Why airlines fail in Nigeria — AMCON MD

Ahmed Kuru, Managing Director, Asset Management Corporation of Nigeria (AMCON)
Ahmed Kuru, Managing Director, Asset Management Corporation of Nigeria (AMCON) [Photo: Tadall]

Many airlines have failed in Nigeria because of a myriad of unethical business conduct, including greed and financial rascality by their owners, the managing director of the Asset Management Corporation of Nigeria (AMCON), Ahmed Kuru, has said.

Mr Kuru who was represented by a top official of AMCON, Tajudeen Ahmed, spoke in Lagos on Saturday at the Aviation Leadership CEO’s Roundtable to commemorate the 10th anniversary of Aviators Africa magazine.

Also, he said those who are still operational are struggling for survival due to overbearing charges and taxation by regulatory agencies.

He àlso blamed the challenges faced by the airlines operators to the unpredictable and unstable foreign exchànge regime in the country; the non-existent good corporate governance principles; lack of due diligence procedure and other associated risks as well as over-invoicing, among other challenges.

The AMCON boss also heaped blame on banks who rush into the business of funding aviation without the requisite knowledge or understanding of the aviation business.

Delivering a paper on “Aircraft Financing: The Issues & Challenges of Asset Management Corporation of Nigeria (AMCON)”, the AMCON boss,urged the federal government and all interest groups to take a holistic review of the business of aviation in Nigeria.

He said such a review was crucial in view of the critical role the sector plays in the growth of any economy.

“In my opinion, the aviation sector, which is a critical component of the transport sector, is perhaps one of Nigeria’s most challenging sectors; especially in the light of the massive need for infrastructure development in air, rail, road and sea transport to ensure seamless movement of people and cargo.

“Regardless of the mode of transport – the aviation sector has proved to be a catalyst for the economic development of nations.

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“It is the wheel that drives economic activities. The air transport sector facilitates trade, tourism; boosts productivity in the economy; improves efficiency in the supply chain; it is an enabler for investments; can spur innovation, facilitate commerce and provide fast and reliable delivery of cargoes and services,” he said.

He said a sector as strategic as aviation must be given all the necessary policy backings by the government to enable it to take its pride of place in Africa.

With AMCON’s experience through its intervention in the aviation sector, he said has made it clear that there was the need for a total overhaul of the mode of operations in the sector.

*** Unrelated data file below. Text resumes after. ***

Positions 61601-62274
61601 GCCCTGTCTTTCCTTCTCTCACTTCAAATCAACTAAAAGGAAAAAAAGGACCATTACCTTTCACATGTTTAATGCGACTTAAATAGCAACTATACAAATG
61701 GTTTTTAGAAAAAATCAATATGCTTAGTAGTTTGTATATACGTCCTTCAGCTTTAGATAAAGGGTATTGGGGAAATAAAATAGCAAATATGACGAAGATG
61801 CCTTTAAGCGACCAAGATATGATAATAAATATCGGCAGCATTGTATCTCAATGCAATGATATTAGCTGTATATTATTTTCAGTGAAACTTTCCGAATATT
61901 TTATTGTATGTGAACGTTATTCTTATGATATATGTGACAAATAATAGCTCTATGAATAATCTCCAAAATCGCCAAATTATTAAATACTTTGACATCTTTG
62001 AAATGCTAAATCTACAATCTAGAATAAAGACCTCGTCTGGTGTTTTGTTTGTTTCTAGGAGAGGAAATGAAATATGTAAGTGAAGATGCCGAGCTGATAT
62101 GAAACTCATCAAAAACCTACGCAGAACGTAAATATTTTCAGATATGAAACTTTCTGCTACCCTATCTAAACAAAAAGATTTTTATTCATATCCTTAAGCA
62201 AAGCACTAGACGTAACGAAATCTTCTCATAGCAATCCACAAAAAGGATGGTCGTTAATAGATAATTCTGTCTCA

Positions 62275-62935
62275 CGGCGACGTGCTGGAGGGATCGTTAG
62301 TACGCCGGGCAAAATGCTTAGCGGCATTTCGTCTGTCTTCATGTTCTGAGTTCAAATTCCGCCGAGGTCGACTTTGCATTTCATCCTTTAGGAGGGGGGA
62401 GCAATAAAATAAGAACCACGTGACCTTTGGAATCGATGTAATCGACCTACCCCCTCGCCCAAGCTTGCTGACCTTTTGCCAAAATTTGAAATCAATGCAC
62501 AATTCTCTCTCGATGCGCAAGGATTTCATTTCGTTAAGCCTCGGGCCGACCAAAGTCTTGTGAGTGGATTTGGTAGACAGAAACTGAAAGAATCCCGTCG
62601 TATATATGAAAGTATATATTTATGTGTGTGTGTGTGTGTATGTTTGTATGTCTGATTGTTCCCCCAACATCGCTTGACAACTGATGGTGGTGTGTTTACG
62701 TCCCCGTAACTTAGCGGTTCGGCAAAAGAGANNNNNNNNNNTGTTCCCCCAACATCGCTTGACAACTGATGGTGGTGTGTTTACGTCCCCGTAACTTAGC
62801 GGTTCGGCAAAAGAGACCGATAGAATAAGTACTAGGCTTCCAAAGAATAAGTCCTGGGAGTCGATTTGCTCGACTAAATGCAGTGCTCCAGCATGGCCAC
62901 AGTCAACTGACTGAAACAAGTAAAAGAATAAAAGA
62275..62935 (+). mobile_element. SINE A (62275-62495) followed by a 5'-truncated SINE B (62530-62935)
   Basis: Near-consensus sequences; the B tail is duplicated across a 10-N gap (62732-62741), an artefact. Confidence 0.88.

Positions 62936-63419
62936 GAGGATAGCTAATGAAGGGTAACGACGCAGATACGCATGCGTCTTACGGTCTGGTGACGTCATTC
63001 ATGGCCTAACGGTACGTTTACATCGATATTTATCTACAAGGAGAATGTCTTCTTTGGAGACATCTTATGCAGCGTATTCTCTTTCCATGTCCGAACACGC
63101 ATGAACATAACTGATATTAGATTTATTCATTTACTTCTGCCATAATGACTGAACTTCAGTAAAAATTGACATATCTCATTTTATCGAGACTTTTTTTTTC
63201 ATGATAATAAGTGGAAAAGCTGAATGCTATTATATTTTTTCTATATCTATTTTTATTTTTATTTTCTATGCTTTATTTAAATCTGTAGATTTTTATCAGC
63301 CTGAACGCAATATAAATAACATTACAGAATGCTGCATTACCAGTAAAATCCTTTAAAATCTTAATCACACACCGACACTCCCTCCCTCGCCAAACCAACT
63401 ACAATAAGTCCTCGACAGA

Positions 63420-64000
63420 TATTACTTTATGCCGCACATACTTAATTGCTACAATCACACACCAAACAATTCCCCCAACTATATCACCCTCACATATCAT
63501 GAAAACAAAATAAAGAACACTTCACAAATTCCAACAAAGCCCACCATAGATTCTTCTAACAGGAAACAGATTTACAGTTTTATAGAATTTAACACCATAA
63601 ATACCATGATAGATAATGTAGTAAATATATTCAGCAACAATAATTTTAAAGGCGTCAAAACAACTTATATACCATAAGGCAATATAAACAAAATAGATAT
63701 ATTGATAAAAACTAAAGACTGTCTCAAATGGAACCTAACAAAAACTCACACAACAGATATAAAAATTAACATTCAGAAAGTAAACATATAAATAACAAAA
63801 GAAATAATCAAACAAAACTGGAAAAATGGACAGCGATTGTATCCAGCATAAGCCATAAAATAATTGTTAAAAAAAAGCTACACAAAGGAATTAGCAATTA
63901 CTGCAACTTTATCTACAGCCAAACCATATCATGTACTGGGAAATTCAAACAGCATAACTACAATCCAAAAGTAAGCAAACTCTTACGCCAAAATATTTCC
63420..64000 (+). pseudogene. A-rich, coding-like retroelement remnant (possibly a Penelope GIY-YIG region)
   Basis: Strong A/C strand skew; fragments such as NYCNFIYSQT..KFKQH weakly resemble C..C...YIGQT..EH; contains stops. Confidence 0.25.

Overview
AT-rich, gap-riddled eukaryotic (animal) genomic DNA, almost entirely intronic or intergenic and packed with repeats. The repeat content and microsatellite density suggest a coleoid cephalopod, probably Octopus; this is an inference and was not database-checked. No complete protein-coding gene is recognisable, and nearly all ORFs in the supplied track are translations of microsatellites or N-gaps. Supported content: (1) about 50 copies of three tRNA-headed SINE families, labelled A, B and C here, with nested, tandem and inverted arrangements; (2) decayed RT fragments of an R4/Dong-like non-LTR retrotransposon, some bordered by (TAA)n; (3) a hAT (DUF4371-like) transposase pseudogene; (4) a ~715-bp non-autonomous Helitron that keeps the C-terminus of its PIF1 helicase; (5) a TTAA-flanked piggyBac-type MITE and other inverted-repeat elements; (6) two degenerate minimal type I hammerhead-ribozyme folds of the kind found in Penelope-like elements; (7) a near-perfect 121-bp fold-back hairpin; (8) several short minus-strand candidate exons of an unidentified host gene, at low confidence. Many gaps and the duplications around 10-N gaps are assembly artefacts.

The AMCON CEO, who was a former managing director of a bank, identified issues in aircraft financing as one of the most serious challenges investors face in the business.

He said investors dabble into the business of aviation with the wrong capital mix.

“From what we now know, the banks who are the primary source of funding also have short term views about the business.

“Banks that have attempted to fund the business in the past neither had the deep expertise, nor carried out proper due diligence before committing their funds.

“Banks lack both the financial capacity as well as the expertise in personnel to critically analyse the business and its associated risks before throwing their money into aircraft/aviation financing,” he said.

Besides, he said because the banks do not understand the business, it is easy for any ‘sharp businessman’ with dubious intentions to approach them with dodgy proposal to float an airline just to get loans that will go bad shortly after.

Such cases, the AMCON MD said, abound in the industry, adding that this was why Nigerian banks, having watched the trend of the short lifespan of aviation investment, shy away from further funding.

He cited the example of the previous management of Arik airline, which he said, without serious feasibility studies some years back bought two A340 planes for $260million dollars and within four years, the planes became commercially obsolete.

Even with such huge capital outlay, he said the two planes were not able to operate to generate the money to service the huge debt, not to talk of making profit.

In as much as the investor is blamed for not knowing the right planes to buy, Mr Kuru said the banks also have a share of the blame.

If the banks had expertise, he said they would have guided against the purchase of commercially obsolete planes.

“The $260million Arik management ‘wastefully’ spent buying the two aircraft at that time was enough to buy telecommunications operating licence like MTN, Globacom and others did.

“If due diligence was carried out, that money would have been enough to buy four or five of other specification of commercially viable aircraft that would still be flying today and making money for the company.

“This means the loan would also not have gone bad and thus end up at AMCON. But as I speak with you, the multimillion-dollar investments are parked at the airports and could be regarded as scrap,” Mr Kuru said.

Speaking on the difficulty of investors convincing banks to invest in the aviation sector, he urged the Central Bank of Nigeria to consider incentives that will encourage banks to fund aviation in Nigeria in view of its critical importance in any economy.

The CBN, the AMCON CEO said, should also motivate banks to go into airline asset securitisation, just as the government should create an enabling environment that would enable airlines to set up leasing companies.

He identified a number of options, including the idle pension funds by the government, like pension funds, to operators to enable then enjoy long-term credit.


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